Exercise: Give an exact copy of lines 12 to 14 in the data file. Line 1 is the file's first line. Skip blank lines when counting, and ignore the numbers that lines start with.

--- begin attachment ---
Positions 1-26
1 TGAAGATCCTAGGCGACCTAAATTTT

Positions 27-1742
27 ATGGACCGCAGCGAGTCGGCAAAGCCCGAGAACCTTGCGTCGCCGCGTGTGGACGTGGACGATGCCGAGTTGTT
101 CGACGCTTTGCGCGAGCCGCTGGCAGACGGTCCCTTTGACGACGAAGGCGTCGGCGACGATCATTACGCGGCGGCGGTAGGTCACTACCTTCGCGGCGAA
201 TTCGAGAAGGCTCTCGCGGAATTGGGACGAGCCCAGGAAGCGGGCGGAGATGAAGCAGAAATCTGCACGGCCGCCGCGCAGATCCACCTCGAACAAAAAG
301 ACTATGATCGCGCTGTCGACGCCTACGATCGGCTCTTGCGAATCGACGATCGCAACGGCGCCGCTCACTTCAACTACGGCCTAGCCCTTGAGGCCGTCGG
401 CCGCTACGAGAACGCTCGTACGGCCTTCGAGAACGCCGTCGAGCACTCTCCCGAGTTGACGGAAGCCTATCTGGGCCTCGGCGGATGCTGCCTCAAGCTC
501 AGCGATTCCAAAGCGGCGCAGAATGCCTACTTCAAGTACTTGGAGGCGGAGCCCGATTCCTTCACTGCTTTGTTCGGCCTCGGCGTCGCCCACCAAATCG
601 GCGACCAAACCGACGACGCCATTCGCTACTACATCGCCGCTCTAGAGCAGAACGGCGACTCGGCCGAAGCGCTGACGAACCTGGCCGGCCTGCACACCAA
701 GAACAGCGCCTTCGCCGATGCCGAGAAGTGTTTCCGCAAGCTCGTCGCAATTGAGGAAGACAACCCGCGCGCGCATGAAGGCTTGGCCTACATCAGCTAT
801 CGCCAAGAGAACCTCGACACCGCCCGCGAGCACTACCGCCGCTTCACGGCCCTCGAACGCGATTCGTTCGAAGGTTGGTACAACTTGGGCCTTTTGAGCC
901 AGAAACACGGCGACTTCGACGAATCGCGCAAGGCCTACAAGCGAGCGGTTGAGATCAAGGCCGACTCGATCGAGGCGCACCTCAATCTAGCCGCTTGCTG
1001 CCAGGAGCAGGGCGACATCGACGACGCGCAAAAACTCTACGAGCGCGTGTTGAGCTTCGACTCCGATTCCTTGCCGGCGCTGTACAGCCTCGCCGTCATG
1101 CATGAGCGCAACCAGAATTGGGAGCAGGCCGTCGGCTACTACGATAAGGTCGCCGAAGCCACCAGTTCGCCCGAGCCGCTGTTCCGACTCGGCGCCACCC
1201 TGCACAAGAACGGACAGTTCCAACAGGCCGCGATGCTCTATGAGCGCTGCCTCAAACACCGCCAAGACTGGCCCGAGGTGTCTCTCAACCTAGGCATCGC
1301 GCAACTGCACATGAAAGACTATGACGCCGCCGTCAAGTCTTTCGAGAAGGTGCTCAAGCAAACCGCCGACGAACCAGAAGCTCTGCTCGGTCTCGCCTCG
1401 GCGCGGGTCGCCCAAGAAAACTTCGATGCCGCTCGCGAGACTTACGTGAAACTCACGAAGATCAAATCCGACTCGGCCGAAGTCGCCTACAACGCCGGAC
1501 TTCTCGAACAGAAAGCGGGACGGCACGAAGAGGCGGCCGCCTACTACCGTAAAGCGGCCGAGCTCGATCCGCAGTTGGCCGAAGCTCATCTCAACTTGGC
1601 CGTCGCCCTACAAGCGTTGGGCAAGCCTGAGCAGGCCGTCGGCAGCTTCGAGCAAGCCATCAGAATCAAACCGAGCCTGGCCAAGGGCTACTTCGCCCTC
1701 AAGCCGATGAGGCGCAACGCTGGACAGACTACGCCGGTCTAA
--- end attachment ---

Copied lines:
801 CGCCAAGAGAACCTCGACACCGCCCGCGAGCACTACCGCCGCTTCACGGCCCTCGAACGCGATTCGTTCGAAGGTTGGTACAACTTGGGCCTTTTGAGCC
901 AGAAACACGGCGACTTCGACGAATCGCGCAAGGCCTACAAGCGAGCGGTTGAGATCAAGGCCGACTCGATCGAGGCGCACCTCAATCTAGCCGCTTGCTG
1001 CCAGGAGCAGGGCGACATCGACGACGCGCAAAAACTCTACGAGCGCGTGTTGAGCTTCGACTCCGATTCCTTGCCGGCGCTGTACAGCCTCGCCGTCATG